The Canadian Prime Minister made it crystal clear that there won't be normal relations with Russia until Putin is in charge.
Chancellor Merkel added that there is no chance of Moscow rejoining the G-7 any time soon.
Left with no option but to play for pride Mr. Lavrov said that Russia is not interested in G-7 format any more.
At the moment it is hard to imagine a sensible plan how this tougher line will reflect on other formats, including the G-20. Recent stories in Australia are not reassuring either.
The West and Russia are in for a long fight - at least as long as Putin is able to hold on to power or to force the West to accept his terms. This was an inevitable outcome as the gap between Moscow's and the West's red lines for compromise has been irreversibly widening.
Russia is rearming at a pace unseen since the collapse of the Soviet Union, regardless of shrinking budget base. President Putin can's sustain this brinkmanship for long - it is either act soon or loose in waiting.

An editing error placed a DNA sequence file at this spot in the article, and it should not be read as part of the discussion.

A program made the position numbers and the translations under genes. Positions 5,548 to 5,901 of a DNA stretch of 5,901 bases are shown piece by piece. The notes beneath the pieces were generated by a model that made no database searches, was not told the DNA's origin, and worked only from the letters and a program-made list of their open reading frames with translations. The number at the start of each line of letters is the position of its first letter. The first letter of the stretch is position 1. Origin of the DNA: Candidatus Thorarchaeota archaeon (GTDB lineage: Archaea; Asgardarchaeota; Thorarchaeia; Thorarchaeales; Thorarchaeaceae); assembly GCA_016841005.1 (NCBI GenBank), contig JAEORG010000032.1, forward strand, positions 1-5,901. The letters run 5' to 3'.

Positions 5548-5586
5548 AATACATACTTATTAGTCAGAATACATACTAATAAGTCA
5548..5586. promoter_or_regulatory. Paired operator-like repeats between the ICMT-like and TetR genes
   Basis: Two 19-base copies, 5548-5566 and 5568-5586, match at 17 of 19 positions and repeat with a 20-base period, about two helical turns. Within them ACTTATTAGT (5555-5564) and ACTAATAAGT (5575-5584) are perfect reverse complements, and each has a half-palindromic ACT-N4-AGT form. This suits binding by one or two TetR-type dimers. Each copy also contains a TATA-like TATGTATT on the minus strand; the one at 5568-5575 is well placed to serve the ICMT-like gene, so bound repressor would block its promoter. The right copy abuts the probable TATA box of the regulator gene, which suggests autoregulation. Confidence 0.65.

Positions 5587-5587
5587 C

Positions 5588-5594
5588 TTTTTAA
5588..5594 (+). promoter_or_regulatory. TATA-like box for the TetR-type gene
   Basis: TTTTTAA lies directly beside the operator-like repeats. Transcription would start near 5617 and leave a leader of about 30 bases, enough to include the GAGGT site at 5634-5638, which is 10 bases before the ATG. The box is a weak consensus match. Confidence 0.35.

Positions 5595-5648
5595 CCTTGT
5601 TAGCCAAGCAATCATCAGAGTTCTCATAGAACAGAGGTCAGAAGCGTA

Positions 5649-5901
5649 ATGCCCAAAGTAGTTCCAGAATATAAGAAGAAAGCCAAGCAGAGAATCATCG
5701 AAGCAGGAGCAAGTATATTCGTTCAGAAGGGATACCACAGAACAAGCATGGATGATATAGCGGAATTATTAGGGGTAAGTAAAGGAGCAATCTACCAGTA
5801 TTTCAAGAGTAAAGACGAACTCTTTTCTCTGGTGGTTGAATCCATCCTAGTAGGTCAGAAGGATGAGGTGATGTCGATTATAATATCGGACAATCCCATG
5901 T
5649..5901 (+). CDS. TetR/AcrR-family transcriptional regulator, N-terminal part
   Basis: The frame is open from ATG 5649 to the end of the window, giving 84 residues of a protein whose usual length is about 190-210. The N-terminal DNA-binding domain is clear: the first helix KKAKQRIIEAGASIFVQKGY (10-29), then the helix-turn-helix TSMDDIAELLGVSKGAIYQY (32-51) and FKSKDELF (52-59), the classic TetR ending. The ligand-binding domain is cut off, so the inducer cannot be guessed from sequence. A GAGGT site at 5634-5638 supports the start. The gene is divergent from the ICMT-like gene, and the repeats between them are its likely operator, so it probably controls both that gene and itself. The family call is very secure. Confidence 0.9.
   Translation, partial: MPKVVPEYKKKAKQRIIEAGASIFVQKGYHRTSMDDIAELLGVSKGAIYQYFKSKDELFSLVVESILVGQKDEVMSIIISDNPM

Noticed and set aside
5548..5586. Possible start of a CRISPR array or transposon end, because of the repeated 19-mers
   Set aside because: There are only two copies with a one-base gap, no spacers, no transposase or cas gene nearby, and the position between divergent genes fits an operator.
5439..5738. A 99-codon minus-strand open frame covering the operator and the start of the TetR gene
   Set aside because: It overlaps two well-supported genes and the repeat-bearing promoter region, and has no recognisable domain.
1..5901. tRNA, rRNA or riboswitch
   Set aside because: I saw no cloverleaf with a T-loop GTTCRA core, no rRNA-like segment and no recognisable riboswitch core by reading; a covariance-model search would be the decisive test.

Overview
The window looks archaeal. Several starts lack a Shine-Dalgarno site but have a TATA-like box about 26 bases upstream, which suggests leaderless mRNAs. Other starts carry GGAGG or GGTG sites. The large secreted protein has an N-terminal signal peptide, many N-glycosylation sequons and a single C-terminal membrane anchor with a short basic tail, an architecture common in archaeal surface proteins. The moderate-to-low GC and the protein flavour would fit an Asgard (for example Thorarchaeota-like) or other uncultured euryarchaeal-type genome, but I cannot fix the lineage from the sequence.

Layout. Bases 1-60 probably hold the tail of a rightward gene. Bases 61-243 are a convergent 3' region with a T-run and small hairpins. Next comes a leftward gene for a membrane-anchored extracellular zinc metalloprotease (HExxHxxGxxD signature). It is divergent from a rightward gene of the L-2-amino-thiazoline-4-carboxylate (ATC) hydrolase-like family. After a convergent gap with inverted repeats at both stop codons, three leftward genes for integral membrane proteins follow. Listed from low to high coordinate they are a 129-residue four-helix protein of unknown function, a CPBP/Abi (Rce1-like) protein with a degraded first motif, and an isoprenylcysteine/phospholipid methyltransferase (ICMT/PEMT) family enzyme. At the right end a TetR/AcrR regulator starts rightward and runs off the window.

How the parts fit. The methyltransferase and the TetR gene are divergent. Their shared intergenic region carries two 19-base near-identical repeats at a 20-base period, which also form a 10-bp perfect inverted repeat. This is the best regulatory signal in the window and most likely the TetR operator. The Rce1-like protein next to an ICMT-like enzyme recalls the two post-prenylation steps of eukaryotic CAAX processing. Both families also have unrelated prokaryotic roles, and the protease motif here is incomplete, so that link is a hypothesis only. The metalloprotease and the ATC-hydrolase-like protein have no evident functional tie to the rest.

The nuclear threat is of little use.
He has to act and force a truce on his own terms or at least on terms that will allow his country to return to the global markets. Seems unlikely that the end of June will see any loosening of the sanctions, which is another milestone in the tug war that will last for years.
Russia's is digging in heels and gets ready for a continuous confrontation with the West - this besieged mentality is essential for Putin's grip on power.
But this is unsustainable in the long run. Setting the Russian economy on a war footing might be seen as shot of adrenaline but is unable to reverse a terminal economic malaise.
It is time for adjustment of policies and economic ties with Russia, accordingly. No room for middle ground politics.
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